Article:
Have you ever come across a chord with a plus sign (+) next to it but weren’t sure what this meant? These are known as augmented chords which have a raised 5th chord tone. These chords are often used in jazz to create interesting tension in chord progressions.
This post covers the theory on augmented chords, chord shapes, and practical musical examples to help you apply them on guitar. Grab your guitar and let’s get started!
What are augmented chords?
You may see these chords written in different ways such as using a plus sign (+), “aug” or #5. For example:
- C +
- C augmented or C aug
- C #5
See the formula for Augmented chords in whole and half steps below.
Now, let’s start learning the augmented chord shapes on guitar.
Augmented chord shapes
How to read the chord charts
For the charts below:
- The top horizontal line of the chord chart represents the high E string and the bottom horizontal line represents the low E string.
- The vertical lines separate each fret.
- The numbers in the blue dots tell you which fingers to use on the fretting hand.
- The letters on the right of the charts tell you what chord tones you are playing on each string.
- Circles on the left represent open strings.
- Red X means to avoid that string.
You can check this link for more on how to read guitar notation symbols.
Augmented chord shapes on the 6th string
Note that these chords may sound strange on their own, but you will see how they stand out within the context of a chord progression in the examples at the end.
Augmented chord shapes on the 5th string
Augmented chord examples
In this section, we’ll apply the shapes we just learned to play augmented chords starting on different root notes.
C augmented chord
D augmented chord
E augmented chord
F augmented chord
G augmented chord
A augmented chord
B augmented chord
Augmented Major 7 chords
We can also add the 7th degree to the augmented triad to create augmented Major 7 chords. The chord tones for augmented Major 7 chords are 1, 3, #5, and 7. See the formula for these chords in whole and half steps below.
Now, let’s look at some of the shapes you can use starting on different strings.
Augmented Major 7 chord shapes on the 6th string
Augmented Major 7 chord shapes on the 5th string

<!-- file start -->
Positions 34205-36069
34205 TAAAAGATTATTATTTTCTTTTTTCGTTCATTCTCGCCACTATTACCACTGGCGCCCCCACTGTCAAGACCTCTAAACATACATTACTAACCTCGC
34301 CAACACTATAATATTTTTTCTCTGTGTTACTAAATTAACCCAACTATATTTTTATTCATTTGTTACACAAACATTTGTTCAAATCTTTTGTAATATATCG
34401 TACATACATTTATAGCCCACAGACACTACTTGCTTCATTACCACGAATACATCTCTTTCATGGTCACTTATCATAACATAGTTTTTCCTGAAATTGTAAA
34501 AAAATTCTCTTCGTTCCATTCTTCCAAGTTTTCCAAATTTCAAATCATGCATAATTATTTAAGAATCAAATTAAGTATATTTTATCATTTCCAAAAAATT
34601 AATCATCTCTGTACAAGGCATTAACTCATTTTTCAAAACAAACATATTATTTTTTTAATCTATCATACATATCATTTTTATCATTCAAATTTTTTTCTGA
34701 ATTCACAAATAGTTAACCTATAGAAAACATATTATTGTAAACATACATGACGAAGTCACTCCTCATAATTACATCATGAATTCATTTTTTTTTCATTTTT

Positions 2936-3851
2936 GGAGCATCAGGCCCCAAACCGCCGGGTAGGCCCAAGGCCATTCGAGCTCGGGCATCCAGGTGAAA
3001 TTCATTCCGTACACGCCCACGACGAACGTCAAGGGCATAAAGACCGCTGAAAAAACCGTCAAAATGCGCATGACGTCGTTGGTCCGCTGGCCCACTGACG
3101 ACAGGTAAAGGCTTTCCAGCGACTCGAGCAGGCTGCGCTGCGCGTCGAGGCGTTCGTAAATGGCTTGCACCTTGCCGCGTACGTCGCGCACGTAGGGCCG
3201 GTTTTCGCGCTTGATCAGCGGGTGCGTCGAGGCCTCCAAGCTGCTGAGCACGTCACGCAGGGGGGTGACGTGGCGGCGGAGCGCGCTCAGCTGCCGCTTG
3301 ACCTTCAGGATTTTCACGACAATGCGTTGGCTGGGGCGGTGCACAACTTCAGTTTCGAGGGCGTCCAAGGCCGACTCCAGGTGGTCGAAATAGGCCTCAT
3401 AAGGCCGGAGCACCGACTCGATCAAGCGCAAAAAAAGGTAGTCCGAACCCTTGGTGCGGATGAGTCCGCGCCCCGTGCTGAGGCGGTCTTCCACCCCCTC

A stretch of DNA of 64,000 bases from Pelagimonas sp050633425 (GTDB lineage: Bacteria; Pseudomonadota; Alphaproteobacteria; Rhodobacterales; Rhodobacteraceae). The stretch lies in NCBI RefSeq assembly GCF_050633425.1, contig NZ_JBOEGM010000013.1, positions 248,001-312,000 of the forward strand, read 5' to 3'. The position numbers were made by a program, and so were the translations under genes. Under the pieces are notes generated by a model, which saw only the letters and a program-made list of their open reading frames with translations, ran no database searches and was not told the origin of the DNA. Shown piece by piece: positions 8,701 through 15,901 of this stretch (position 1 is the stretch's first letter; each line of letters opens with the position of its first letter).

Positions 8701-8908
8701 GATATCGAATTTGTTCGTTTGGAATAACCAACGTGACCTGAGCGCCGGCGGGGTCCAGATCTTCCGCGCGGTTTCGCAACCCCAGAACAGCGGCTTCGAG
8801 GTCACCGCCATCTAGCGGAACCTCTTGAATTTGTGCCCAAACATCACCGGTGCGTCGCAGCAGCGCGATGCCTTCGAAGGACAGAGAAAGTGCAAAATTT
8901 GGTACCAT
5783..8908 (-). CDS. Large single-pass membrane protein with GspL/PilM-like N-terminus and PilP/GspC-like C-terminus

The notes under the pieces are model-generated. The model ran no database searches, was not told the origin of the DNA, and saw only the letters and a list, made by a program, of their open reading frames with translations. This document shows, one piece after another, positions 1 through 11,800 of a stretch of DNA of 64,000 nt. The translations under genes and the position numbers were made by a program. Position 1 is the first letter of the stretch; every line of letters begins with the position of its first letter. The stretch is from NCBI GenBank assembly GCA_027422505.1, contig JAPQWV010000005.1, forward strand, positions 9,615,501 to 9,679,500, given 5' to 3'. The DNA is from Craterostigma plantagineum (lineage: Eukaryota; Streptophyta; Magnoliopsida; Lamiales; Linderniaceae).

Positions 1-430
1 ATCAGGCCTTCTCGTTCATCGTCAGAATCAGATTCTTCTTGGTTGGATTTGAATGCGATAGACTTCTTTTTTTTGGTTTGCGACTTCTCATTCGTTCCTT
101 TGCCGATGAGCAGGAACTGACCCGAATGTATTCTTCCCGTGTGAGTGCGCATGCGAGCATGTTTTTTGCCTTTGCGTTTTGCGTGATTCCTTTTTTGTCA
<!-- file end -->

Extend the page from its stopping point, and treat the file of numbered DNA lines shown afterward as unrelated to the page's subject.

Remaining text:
Chord progressions using augmented chords
To put it all together, this section gives you practical musical examples to apply the chord shapes we just covered. Augmented chords are commonly used as passing chords before Major 6 chords, which you will see in the examples below.
For this example, we’re using the augmented chord over the 5 chord (E aug) in the key of A Major. The chords are B minor 7(11), E augmented, A Major 7, A Major 7 #5.
Bonus: Related augmented chords
Did you know that any augmented chord shares the same notes as two other chords?
For example, C, E, and Ab augmented all contain the same notes. Whatever root note you start with, the remaining notes are all the same. This is what each chord looks like spelled out:
- C augmented : C, E, Ab
- E augmented : E, G# or Ab, C
- Ab augmented : Ab, C, E
If you notice, each of the notes in the triad are a Major third interval apart or 2 whole steps apart.
This also applies to the following set of chords:
- Db, F, and A augmented
- D, Gb, and Bb augmented
- Eb, G, and B augmented
That means you can technically derive all 12 augmented chords with only four chords: C, Db, D, and E augmented.
Augmented chords are an interesting tool you can use to create tension in your chord progressions. Experiment by taking the Major or Major 7 chords you know and try raising the 5th degree. This will help you to explore a new sound if you haven’t already tried this before.
If you enjoyed these unique chords, you may also want to learn how to play diminished chords.
All the best,
JG Music Lessons